Feeds

Poptastic MySpace Music launches, without indies

Big splash for Big Music

New hybrid storage solutions

MySpace Music, the ambitious new joint venture between the major record labels and News Corporation, has finally gone live. Don't let the name mislead you - the only thing it has in common with the scrappy ethos of the original "MySpace" is the name.

Executives have said they want the service to be "the new MTV", and the launch offering certainly lives up to those low ambitions.

The major labels are equity owners in the joint venture - and are pumping in exclusive content. Meanwhile, no independent label has yet to strike a deal with MSM, either independently or through the indies' rights licensing body Merlin. Merlin chief Charles Caldas drew attention to the disparity between the reality and earlier comments by MySpace chief Chris DeWolfe that "indie bands are really the heart of MySpace".

Digital distributor Orchard has licensed some indie material to MSM, but it's a limited selection of repertory. Merlin's members can claim nine per cent of the US market - about on a par with EMI, the smallest of the Big Four.

But MySpace Music needs the indies far more than it thinks. As one music blog points out, it looks like a money laundering operation by the shareholders.

"The four major labels are part of huge companies that also own stake in movie production companies, clothing lines, airlines, car companies..." writes Tripwire editor Derek Evers. "So when they give you a song for free that is being paid for by advertisers, it will inevitably shrink the pool of what is made available, promoted and advertised."

"In essence, the major labels have found a way to pay themselves."

Evers concludes, sarcastically:

"If MySpace becomes the MTV of the internet, can someone show me where to find the MySpace of the internet?"

As we reported recently, the exclusion of independents from MySpace has already raised competition concerns. Digital distribution ventures don't need to have a dominant market share to draw the attention of regulators - merely the prospect that they might. ®

Providing a secure and efficient Helpdesk

More from The Register

next story
Quit drooling, fanbois - haven't you SEEN what the iPhone 6 costs?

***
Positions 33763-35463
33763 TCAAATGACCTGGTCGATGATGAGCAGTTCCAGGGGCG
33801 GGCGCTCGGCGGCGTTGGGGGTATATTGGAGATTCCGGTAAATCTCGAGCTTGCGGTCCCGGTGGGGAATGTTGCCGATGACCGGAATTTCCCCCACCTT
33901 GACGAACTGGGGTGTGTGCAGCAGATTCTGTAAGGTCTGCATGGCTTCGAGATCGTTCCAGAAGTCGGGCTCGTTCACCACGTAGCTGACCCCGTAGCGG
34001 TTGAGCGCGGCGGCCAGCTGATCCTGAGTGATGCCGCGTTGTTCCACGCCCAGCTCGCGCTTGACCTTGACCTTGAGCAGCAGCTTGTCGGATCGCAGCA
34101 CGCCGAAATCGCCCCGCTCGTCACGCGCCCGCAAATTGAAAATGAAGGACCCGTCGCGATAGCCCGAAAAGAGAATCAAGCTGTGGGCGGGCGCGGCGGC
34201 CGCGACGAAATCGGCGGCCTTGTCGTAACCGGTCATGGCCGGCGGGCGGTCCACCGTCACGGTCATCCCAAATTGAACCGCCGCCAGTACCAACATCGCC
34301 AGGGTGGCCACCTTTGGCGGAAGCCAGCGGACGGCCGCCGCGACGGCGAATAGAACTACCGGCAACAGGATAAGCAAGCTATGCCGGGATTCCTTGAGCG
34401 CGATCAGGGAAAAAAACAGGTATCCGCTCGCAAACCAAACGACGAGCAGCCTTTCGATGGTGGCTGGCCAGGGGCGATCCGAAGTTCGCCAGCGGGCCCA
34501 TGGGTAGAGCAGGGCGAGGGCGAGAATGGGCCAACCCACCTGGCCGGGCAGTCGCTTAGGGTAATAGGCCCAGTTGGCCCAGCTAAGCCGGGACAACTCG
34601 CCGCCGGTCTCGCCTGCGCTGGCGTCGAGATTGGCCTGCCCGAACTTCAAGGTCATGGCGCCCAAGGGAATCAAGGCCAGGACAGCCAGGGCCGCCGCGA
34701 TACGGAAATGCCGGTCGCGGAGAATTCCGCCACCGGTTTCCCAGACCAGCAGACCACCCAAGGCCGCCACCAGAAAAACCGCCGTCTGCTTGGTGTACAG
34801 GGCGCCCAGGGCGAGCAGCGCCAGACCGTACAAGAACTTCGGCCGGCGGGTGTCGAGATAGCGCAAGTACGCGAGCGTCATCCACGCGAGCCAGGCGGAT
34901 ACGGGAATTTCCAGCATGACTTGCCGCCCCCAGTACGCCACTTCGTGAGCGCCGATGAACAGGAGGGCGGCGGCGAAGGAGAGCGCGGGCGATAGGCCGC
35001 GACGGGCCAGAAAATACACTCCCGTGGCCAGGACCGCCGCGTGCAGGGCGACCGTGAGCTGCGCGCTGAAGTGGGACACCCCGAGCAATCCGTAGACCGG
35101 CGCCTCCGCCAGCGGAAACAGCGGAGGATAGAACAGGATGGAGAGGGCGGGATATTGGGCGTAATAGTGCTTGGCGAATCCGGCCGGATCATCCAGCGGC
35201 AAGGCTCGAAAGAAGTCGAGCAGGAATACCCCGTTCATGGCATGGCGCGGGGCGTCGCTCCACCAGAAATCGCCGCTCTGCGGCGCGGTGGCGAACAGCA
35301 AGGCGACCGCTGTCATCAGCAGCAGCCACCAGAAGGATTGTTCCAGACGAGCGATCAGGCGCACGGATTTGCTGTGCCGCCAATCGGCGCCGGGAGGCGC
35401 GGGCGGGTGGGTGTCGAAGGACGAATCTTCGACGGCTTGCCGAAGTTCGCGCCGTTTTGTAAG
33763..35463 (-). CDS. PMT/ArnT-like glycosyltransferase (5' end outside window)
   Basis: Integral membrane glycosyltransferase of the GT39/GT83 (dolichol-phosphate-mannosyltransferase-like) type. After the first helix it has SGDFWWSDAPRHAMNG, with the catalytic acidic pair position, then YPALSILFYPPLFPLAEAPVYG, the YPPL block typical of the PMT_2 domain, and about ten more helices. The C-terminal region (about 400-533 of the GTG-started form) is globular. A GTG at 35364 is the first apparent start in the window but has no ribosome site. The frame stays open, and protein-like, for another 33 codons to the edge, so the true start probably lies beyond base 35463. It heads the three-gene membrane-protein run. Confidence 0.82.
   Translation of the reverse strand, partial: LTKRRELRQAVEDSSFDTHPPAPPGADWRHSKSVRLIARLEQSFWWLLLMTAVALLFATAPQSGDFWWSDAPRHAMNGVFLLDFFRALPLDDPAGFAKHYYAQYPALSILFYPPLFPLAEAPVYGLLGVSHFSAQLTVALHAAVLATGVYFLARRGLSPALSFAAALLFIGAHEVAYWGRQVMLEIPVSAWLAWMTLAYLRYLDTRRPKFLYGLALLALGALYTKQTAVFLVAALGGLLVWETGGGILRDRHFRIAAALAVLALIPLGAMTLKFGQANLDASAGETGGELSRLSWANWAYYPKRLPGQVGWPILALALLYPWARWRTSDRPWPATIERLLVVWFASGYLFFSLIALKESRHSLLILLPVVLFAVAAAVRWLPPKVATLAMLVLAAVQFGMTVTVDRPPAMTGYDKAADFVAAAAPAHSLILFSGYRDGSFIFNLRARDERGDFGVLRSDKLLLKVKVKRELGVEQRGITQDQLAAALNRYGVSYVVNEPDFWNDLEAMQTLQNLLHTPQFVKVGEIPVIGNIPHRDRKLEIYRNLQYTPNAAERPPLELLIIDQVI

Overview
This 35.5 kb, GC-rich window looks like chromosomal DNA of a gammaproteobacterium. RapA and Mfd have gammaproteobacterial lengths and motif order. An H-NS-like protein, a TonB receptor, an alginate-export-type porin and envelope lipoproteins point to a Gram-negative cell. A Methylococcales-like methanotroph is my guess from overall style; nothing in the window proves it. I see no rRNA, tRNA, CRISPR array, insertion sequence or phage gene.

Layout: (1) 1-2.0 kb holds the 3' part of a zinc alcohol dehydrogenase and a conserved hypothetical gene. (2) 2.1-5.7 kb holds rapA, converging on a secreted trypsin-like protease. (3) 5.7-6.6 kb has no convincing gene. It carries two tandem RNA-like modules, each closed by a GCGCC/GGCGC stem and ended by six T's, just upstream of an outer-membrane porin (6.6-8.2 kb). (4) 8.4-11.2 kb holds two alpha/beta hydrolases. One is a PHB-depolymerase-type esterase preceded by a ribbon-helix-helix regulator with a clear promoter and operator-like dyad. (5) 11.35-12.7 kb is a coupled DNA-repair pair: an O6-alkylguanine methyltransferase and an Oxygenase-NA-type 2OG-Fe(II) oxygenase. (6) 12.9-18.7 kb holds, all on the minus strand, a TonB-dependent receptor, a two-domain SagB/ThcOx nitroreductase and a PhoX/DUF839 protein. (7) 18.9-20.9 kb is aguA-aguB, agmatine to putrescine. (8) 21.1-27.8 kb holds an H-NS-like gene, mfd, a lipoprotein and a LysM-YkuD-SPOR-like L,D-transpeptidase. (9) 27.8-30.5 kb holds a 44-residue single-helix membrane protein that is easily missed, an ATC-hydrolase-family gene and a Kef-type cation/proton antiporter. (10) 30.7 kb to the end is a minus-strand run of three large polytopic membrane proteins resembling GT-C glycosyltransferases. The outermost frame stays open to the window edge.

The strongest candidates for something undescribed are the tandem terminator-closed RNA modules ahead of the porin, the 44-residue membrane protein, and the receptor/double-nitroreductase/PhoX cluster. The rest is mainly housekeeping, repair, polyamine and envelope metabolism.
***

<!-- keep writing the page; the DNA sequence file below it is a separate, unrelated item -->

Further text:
How keen will buyers be when exposed to the real price?
Ex-Autonomy execs: HP's latest wad blows apart fraud allegations
Top bods claim IT titan's latest court filing is smoking gun of 'reckless aggression'
Forget silly privacy worries - help biometrics firms make MILLIONS
Beancounter reckons dabs-scanning tech is the next big moneypit
Elon Musk says Tesla's stock price is too high ... welp, NOT ANY MORE
As Nevada throws the SpaceX supremo a $1.25bn bone
Microsoft's Office Delve wants work to be more like being on Facebook
Office Graph, social features for Office 365 going public
prev story

Whitepapers

Secure remote control for conventional and virtual desktops
Balancing user privacy and privileged access, in accordance with compliance frameworks and legislation. Evaluating any potential remote control choice.
Intelligent flash storage arrays
Tegile Intelligent Storage Arrays with IntelliFlash helps IT boost storage utilization and effciency while delivering unmatched storage savings and performance.
Reg Reader Research: SaaS based Email and Office Productivity Tools
Read this Reg reader report which provides advice and guidance for SMBs towards the use of SaaS based email and Office productivity tools.
Security for virtualized datacentres
Legacy security solutions are inefficient due to the architectural differences between physical and virtual environments.
Providing a secure and efficient Helpdesk
A single remote control platform for user support is be key to providing an efficient helpdesk. Retain full control over the way in which screen and keystroke data is transmitted.